Do Healey, Baker have a truce?
Political rivals play nice on electricity sellers
ATTORNEY GENERAL MAURA HEALEY and the Baker administration engaged in an interesting political dance on Tuesday at a legislative hearing on what to do about companies that sell electricity to residential customers.
By her own admission, Healey, the Democrat, has staked out a fairly extreme position. She feels the 50 companies have ripped off consumers for so long that the only thing to do is to put them out of business. “I understand it’s a big deal to call for an end to the industry. It’s not something I do lightly,” she told a hearing of the Telecommunications, Utilities, and Energy Committee. “Some will prefer a more modest, incremental approach.”
And then up stepped the Baker administration, which indeed favored a more modest, incremental approach but expressed that position in a way that was not strident or critical of Healey. Indeed, aides to the Republican governor praised Healey for conducting a study that indicated the electricity sellers were targeting low-income customers with misleading sales pitches that ended up costing them a lot more money.
The tone of the comments suggested the attorney general and the governor had some sort of understanding not to attack each other. Healey and her aides, for example, didn’t draw attention to the fact that the companies she wants to eliminate for deceptive sales practices are regulated by the governor’s Department of Public Utilities. And Baker’s aides went out of their way to avoid saying anything negative about Healey’s bid to abolish 50 businesses.
Legislators on the committee were clearly wary of axing an industry. They said they preferred competition, and urged Healey to go after the bad actors in the industry instead of running them all out of business. “There’s got to be a way to fix it,” said Rep. Daniel Cahill of Lynn.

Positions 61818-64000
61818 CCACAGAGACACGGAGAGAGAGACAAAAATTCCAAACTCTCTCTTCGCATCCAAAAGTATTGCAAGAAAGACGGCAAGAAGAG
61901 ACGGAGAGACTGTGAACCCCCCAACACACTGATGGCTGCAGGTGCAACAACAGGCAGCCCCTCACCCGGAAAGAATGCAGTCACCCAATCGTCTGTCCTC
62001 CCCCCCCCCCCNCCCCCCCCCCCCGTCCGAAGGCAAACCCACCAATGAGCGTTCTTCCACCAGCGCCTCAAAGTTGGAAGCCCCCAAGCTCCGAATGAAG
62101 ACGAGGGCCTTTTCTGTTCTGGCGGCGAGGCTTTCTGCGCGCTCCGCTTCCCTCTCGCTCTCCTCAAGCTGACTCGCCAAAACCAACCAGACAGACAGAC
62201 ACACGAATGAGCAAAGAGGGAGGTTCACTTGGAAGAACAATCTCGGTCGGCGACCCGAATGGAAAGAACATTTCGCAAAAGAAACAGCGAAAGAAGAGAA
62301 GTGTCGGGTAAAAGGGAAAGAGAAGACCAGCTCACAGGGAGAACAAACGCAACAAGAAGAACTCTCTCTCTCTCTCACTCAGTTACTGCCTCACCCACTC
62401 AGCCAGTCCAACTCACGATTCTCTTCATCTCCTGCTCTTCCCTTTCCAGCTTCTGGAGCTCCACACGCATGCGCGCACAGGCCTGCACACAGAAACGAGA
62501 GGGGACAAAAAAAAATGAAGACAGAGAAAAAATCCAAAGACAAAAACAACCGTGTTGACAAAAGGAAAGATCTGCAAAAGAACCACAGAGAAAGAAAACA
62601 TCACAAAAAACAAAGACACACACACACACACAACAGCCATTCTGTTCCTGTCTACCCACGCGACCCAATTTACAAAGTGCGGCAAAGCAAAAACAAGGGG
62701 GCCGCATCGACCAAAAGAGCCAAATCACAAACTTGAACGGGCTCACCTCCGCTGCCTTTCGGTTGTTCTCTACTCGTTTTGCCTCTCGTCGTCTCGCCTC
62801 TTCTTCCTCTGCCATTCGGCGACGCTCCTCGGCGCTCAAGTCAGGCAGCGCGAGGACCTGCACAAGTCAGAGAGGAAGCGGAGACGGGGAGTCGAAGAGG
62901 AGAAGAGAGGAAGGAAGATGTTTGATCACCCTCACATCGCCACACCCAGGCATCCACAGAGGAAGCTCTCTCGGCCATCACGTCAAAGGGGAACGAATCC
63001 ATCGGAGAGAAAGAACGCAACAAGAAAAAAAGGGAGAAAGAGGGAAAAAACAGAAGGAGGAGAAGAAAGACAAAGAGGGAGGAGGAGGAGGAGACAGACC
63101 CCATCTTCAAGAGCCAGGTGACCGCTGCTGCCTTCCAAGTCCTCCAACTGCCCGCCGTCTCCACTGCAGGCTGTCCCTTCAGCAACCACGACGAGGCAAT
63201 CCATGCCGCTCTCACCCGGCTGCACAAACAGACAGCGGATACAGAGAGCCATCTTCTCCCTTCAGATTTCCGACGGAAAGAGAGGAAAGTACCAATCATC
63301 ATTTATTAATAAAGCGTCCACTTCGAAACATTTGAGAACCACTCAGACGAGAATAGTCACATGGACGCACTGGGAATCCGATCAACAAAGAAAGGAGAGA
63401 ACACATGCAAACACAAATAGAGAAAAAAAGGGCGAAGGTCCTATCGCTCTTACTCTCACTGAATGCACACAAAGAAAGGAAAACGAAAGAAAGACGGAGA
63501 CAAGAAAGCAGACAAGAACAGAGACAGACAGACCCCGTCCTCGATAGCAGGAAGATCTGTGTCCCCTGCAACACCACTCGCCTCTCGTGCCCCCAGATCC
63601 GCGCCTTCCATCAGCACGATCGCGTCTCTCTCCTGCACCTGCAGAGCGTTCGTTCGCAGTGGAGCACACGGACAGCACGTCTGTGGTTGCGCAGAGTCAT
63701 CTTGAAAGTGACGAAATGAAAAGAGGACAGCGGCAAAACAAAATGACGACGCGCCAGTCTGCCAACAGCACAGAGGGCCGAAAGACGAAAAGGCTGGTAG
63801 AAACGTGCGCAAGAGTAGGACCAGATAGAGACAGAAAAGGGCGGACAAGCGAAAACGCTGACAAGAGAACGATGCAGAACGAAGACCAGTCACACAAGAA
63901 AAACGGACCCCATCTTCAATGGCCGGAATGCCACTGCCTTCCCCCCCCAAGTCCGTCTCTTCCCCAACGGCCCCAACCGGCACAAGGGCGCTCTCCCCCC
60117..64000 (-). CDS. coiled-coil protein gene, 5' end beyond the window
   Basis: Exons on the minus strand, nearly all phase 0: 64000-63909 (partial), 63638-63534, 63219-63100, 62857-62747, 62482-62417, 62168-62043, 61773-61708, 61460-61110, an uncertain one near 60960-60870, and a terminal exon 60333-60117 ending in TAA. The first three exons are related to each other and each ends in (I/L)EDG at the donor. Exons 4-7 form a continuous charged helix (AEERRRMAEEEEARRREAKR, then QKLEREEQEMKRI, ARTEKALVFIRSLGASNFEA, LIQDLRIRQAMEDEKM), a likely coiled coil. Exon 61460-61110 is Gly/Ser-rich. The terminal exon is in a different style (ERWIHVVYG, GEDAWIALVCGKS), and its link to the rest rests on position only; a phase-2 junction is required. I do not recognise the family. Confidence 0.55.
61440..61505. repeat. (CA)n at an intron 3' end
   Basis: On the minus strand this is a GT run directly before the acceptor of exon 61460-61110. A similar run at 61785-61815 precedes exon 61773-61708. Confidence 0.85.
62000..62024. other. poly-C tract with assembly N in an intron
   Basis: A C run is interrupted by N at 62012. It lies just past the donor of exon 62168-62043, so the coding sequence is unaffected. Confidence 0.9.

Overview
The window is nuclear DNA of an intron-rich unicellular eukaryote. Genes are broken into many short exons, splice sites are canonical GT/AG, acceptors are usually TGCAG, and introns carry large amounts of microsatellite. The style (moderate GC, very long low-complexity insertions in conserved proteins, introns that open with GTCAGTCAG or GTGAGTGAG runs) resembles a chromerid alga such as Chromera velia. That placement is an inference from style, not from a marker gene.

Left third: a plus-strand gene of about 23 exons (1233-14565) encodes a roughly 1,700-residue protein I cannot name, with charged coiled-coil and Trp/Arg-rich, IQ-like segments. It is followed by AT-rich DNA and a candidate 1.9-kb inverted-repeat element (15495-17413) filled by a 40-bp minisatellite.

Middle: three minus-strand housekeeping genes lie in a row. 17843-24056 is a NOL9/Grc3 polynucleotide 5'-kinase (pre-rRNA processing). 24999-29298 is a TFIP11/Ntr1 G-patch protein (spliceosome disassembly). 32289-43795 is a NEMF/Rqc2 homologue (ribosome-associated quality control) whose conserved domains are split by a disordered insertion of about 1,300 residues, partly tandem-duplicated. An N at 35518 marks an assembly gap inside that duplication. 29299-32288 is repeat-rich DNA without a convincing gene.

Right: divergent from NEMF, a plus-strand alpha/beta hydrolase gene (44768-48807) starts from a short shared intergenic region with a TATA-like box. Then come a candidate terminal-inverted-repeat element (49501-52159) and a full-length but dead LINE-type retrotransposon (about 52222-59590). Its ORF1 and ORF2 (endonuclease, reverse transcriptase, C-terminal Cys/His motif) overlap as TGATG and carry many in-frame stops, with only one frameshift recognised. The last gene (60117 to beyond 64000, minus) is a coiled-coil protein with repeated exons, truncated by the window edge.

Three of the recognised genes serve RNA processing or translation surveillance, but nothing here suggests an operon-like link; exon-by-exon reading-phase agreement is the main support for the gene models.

Aides to Healey said they didn’t think there was. They said the office of the attorney general negotiated multimillion-dollar settlements with two of the electricity sellers, but the penalties did nothing to deter bad behavior by other companies. The aides said the residential electricity market, created when the electricity business was deregulated in 1998, isn’t working.
“We’re 20 years in and, from our perspective, the experiment has failed,” said Elizabeth Mahony, an assistant attorney general.
Nathan Forster, the deputy chief of Healey’s energy and telecommunications division, said the attorney general is not asking lawmakers to eliminate competition but to choose a better form of competition. He noted residential customers can purchase electricity one of two ways. They can buy from one of the competitive sellers, or they can go with basic service, where utilities solicit bids for electricity twice a year on behalf of customers who don’t choose their own supplier.
Forster argued basic service is a form of competition because the utilities, acting as a proxy for the customer, select the lowest bidder. Forster compared the situation to a customer shopping at Costco: with its enormous buying power, Costco can buy mayonnaise cheap and pass the savings along to its customers.Lawmakers pressed Woodcock and Matt Nelson, the head of the electric power division at the Department of Public Utilities, on how they would regulate the electricity sellers differently. The officials said the DPU needs to create more transparency in the marketplace, do a better job of educating customers, and stamp out fraud. Woodcock indicated all types of initiatives to clean up the industry are on the table, including banning door-to-door sales and issuing fines. “No state has figured this out,” said Woodcock. “It will be a challenge.”
It’s likely to be quite a challenge for the DPU. Rep. Frank Moran of Lawrence asked Nelson if the DPU had enough manpower to regulate the electricity sellers more closely, and he said “no.”